3. Make an effort to be zero waste by purchasing sustainable products, recycling, using less water and reducing your carbon footprint. Demand the same of corporations.
4. Put pressure on local politicians and organizations to defend natural spaces and support conservation policies.
5. Grow native plants to attract native species of insects, birds and other animals that bolster the ecosystem.
Extinct in the 21st century: World species spotlight
• Pyrenean ibex (Capra pyrenaica pyrenaica) 2000
• Baiji, Yangtze River dolphin (Lipotes vexillifer) 2007
• Spotted green pigeon (Caloenas maculata) 2008
• Eastern cougar (Puma concolor couguar) 2011
• Japanese river otter (Lutra lutra whiteleyi) 2012
• Formosan clouded leopard (Neofelis nebulosa brachyura) 2013
Pinta Island tortoise (Chelonoidis nigra abingdonii): 2012
Able to survive up to six months without food or water, Galápagos Islands tortoises were no match for humans. Settlers hunted the giant reptiles for meat and shell trophies, and grazing goats destroyed their habitat. The last of one subspecies was discovered in 1971, living all alone on Pinta Island. Scientists made efforts to mate the tortoise with other similar species, but to no avail. Lonesome George died June 24, 2012, at Galápagos National Park.
Spix’s macaw (Cyanopsitta spixii): 2000
Although not technically confirmed yet by the IUCN, the Spix’s macaw is considered possibly extinct in the wild because of habitat loss, capture, invasive threats, etc. According to the IUCN, although this species exists in several captive populations, the last known individual in the wild disappeared at the end of 2000. Any remaining population is likely to be too tiny to effectively repopulate. A native of Brazil, the species’ troubles were fictionalized in the film Rio, where Blu, the last captive male Spix’s macaw, must win over the heart of Jewel, the last wild female.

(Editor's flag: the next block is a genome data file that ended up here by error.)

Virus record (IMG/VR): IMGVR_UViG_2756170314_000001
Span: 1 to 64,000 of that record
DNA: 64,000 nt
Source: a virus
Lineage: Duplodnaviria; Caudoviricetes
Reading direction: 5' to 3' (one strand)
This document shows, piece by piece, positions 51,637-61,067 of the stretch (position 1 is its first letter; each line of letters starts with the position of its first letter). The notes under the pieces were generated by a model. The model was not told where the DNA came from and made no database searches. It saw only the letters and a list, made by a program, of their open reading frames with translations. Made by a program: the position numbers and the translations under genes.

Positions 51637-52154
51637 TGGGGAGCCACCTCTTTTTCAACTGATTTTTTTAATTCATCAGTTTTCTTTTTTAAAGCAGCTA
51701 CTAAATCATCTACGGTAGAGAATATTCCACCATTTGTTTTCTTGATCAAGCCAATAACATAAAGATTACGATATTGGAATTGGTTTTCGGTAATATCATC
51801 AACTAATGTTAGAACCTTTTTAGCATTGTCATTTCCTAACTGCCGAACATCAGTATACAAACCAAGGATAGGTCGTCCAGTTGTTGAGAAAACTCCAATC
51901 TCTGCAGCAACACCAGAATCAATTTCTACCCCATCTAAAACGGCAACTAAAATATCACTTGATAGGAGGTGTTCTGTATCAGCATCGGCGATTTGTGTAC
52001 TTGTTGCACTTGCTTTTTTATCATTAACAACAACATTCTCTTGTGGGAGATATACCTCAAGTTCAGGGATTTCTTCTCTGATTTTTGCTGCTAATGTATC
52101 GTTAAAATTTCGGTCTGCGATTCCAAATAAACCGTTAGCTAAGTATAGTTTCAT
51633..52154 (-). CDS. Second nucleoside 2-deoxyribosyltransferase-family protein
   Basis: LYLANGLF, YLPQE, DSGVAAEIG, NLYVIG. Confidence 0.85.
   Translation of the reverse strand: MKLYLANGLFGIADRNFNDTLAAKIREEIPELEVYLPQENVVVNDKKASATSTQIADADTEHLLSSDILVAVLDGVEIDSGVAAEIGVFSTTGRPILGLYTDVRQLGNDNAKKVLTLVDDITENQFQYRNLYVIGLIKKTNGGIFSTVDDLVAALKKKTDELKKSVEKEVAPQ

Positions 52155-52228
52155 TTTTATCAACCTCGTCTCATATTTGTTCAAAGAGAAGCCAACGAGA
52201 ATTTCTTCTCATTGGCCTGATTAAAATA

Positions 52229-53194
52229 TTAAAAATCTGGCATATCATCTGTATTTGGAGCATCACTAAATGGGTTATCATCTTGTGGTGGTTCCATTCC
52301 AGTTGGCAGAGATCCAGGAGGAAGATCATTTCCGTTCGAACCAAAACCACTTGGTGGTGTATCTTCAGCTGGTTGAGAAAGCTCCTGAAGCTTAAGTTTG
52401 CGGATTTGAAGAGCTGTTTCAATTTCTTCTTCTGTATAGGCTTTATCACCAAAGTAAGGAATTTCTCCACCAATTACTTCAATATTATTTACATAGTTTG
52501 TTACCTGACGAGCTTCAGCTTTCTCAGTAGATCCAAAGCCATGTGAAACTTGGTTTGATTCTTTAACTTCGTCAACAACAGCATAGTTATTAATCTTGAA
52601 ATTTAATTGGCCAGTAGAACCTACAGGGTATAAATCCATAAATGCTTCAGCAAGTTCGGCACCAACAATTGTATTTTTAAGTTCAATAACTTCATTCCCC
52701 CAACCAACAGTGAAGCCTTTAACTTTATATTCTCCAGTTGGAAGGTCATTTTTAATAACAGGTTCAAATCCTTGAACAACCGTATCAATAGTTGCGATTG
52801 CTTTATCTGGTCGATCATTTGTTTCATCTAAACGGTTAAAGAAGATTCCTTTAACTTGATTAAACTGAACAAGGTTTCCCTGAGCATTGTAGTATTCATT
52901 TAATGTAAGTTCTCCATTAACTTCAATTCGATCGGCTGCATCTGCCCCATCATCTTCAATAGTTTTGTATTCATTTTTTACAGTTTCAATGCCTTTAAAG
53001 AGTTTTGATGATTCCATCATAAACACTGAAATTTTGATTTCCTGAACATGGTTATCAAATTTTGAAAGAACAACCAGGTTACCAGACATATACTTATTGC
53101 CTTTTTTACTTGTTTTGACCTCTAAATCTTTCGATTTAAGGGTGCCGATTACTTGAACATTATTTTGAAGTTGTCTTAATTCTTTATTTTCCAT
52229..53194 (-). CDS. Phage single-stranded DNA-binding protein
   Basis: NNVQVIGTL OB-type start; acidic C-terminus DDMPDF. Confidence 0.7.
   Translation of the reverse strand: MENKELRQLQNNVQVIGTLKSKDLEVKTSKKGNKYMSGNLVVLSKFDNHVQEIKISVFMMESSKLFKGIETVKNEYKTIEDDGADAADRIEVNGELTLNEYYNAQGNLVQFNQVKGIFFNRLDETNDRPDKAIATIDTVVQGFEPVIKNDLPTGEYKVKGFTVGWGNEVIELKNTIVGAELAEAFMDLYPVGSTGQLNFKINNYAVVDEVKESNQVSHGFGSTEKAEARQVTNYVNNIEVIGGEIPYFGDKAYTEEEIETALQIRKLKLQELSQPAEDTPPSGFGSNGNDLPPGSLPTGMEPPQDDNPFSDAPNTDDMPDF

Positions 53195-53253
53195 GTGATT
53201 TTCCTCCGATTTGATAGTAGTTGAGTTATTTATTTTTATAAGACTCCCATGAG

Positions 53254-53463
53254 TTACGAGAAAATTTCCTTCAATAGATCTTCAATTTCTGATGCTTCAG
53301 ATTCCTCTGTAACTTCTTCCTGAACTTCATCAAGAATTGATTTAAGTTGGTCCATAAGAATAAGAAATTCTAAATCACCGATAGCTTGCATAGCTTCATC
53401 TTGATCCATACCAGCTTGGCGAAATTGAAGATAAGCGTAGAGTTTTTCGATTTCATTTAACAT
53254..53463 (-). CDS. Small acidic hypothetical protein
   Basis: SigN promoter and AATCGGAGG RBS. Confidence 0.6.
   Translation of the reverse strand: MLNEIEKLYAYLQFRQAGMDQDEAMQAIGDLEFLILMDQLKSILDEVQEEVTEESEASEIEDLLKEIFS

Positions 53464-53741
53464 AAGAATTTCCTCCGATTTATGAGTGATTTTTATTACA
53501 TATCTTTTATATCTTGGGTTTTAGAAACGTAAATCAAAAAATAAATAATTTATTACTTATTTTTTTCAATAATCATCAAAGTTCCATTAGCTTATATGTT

West African black rhinoceros (Diceros bicornis longipes): 2011
This black rhinoceros subspecies numbered fewer than 10 by 2001 and was located in the forests of war-ravaged northern Cameroon. Once all over central Africa, the population fell because of poaching for its horn. After it hadn't been seen in more than a decade, the IUCN listed the rhino as extinct in 2011. No West African black rhinos are known in captivity.
Extinct in the 20th century: World species spotlight
• California grizzly (Ursus arctos californicus) 1922
• Thylacine (Thylacinus cynocephalus) 1936
• Bali tiger (Panthera tigris balica) 1937
• Pig-footed bandicoot (Chaeropus ecaudatus) 1950s
• Caspian tiger (Panthera tigris tigris) 1950s
• Barbary lion (Panthera leo leo) 1960s
• Javan tiger (Panthera tigris sondaica) 1980s
Passenger pigeon (Ectopistes migratorius): 1914
Found throughout North America and once so numerous their flocks blocked out the sun, the passenger pigeon was driven to extinction in a short span of 100 years. Because of the destruction the voracious migratory birds wrought on crops and trees (the sheer weight of their number when perching could break branches) communities hosted mass pigeon shoots to cull themâ€”plus their feathers looked good in hats. Then, when their remaining numbers were at a critical threshold, a deadly virus hit. With too few animals left to reproduce, the bird disappeared.
Carolina parakeet (Conuropsis carolinenis): 1918
Similar is the story of the Carolina parakeet of the southeastern United States. Within the span of 100 years, the population of Carolina parakeets fell from several million to nothing, thanks in part to their eating things humans also like to eat, such as crops and orchard fruits. Highly social birds, they never left a fallen bird behind, which made them easy targets.
This story originally appeared in the Las Vegas Weekly.